By Raffique Shah
June 26, 2016
Within recent years, annual Labour Day celebrations trigger accusations that the trade unions that mark the occasion with marches and speeches at Fyzabad pay homage only to Tubal Uriah Butler, never Adrian Cola Rienzi.
Such sentiments imply that Rienzi, whose original name was Krishna Deonarine, is ignored by labour because of his race. They suggest that his contribution to trade unions in the country through registration and leadership of both the oil workers’ OWTU and the sugar workers’ ATSEFWTU in 1937 was as critical to the recognition and development of labour as Butler’s charismatic appeal to the masses.
As a former unionist who made the annual pilgrimage to Fyzabad between 1973 and when the cane farmers’ union I led folded in 2007, I recognise Butler as the Father of Labour.
I took this position after studying reports on the tumultuous events of 1937, and listening to accounts of workers who were actually on location in or around Bhola’s yard where Butler was holding a meeting when the riot exploded.
Butler, who had by then established himself as the leader of the oilfields’ workers as well as the wider working class, was addressing a meeting of striking workers from Bhola’s verandah.
The police arrived, and corporal Charlie King tried to arrest Butler. Some workers pounced on King. In fleeing, he jumped from a window, broke a leg, and as he attempted to crawl to safety, someone threw a gas lantern on him and he was burnt to death.
In the melee that followed, a police inspector was shot dead and the armed contingent retreated. Butler was spirited from Fyzabad even as the strikes and violence spread to other oilfields, the sugar plantations and estates in central and south Trinidad.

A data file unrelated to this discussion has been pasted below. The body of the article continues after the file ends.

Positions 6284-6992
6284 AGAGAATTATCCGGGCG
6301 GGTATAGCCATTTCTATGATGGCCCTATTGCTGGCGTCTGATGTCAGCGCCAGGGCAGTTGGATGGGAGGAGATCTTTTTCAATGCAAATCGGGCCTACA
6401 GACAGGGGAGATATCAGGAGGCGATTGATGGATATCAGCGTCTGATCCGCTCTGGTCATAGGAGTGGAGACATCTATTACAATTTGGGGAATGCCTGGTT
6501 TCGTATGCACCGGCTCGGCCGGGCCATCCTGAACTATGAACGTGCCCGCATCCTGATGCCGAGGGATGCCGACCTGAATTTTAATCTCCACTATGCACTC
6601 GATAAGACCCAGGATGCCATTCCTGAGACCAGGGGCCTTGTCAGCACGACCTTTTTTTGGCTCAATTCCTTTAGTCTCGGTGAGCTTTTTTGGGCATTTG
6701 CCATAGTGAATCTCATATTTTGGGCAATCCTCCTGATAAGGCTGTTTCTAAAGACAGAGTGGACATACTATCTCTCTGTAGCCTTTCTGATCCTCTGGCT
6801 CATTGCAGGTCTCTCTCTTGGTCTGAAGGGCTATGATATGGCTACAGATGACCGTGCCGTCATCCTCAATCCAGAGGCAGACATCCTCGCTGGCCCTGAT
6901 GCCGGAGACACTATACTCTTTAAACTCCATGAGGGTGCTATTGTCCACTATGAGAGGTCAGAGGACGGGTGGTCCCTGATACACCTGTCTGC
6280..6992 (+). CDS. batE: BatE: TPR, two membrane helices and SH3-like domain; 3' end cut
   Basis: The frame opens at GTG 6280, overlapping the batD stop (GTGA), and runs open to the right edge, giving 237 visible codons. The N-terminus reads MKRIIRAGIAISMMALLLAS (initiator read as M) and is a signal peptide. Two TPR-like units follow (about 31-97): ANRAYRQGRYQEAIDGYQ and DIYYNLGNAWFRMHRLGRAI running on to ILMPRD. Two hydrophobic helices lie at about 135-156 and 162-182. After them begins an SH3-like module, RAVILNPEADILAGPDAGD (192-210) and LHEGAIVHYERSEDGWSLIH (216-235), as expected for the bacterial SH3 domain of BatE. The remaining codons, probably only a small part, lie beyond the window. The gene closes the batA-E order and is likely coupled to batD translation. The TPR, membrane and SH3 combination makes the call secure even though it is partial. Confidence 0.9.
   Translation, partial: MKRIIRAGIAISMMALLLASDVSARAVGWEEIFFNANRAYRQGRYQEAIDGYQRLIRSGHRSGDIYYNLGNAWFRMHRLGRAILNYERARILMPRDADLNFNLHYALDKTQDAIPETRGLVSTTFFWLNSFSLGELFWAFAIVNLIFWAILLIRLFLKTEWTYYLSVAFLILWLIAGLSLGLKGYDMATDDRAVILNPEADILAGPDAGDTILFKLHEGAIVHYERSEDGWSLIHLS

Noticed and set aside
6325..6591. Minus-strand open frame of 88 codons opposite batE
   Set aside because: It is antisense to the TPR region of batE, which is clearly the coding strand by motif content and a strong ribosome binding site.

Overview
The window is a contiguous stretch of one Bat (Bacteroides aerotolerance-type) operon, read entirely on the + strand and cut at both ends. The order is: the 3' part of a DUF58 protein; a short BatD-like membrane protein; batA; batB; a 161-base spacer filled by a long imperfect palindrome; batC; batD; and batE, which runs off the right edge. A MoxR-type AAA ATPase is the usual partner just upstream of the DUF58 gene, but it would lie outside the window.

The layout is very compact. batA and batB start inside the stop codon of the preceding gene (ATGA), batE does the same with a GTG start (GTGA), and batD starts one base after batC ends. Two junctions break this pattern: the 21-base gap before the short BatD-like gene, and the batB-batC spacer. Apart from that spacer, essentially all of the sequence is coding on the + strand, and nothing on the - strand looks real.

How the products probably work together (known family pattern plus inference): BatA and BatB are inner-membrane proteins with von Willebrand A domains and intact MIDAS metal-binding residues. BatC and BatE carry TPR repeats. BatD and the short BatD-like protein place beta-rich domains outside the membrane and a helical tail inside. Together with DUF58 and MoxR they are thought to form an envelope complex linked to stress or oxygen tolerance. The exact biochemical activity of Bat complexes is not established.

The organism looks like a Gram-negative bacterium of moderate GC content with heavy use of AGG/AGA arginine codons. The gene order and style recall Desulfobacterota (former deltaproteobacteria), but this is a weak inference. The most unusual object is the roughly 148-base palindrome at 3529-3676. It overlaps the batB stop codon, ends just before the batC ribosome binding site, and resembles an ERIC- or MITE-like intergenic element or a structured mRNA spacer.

That Butler evaded the police and soldiers (Britain had dispatched two battleships and a large contingent of troops to the island) for months spoke volumes of the support he enjoyed among the masses across the country.
He would eventually be arrested when he attempted to appear before a tribunal, charged, tried and jailed. It was during this period that Rienzi, a San Fernando-based lawyer/activist who pursued civil rights issues on behalf of Indians and citizens in general, came to the fore.
He had formed an alliance with Butler earlier, but never engaged in platform or street politics. After Butler’s arrest, he helped raise funds for the Chief’s defence, and he was invited by a few workers who had formed (but not registered) the OWTU, to become president of the union.
Rienzi would also register and lead the sugar workers’ union.
But, with workers across the country using the aftermath of the uprising to demand better wages and benefits, Rienzi, now partnered by John Rojas in the OWTU, faltered by accepting lower than expected offers from the oil companies.
The workers rejected them and pressed for more, which a tribunal would award them in 1938, increases up from two cents an hour to four cents.
Thereafter, Rienzi fell into the mould of the typical middle class leadership, like Cipriani before him, and many others afterwards, willing to compromise with the employers and colonial authorities, suppressing militancy among their members.
Rienzi would also commit a cardinal sin by appointing Butler, when he emerged from prison in 1939, as the OWTU’s chief organiser. Here again, Rienzi may have collaborated with the oil companies and the Governor in seeking to neutralise Butler.
But Butler, who was very much a one-man road-show, ignored Rienzi and Rojas and proceeded to rally the workers the way he had done in 1936-1937. This time, though, war rescued the authorities: Butler was again arrested and detained as a “security risk” for the duration of World War II.
By the time Butler was released in 1945, Rienzi had moved into politics, serving as a councillor and Mayor in San Fernando, a member of the Legislative Council (before adult franchise), and eventually as Crown Counsel, appointed by the Governor.
He continued to fight for civil rights, especially for Indians, but he was seen as having compromised with the colonial masters.
Although Butler would never lead the OWTU or any other union, he remained a force to reckon with up to 1956 when the advent of Dr Eric Williams and the PNM wiped him off the political map.
I should note that for all his radicalism, Butler was a colonial at heart, boasting of his “Britishness” and naming his party accordingly.
To his credit, he forged Indo-Afro unity throughout his active life. Besides opening a path for Rienzi, he brought to the fore politicians such as Stephen Maharaj, the Sinanan brothers Mitra and Ashford, and Pope McLean.
(Suggested reading for those interested: Bukka Rennie’s The History of the Working Class in T&T 1919-1956.)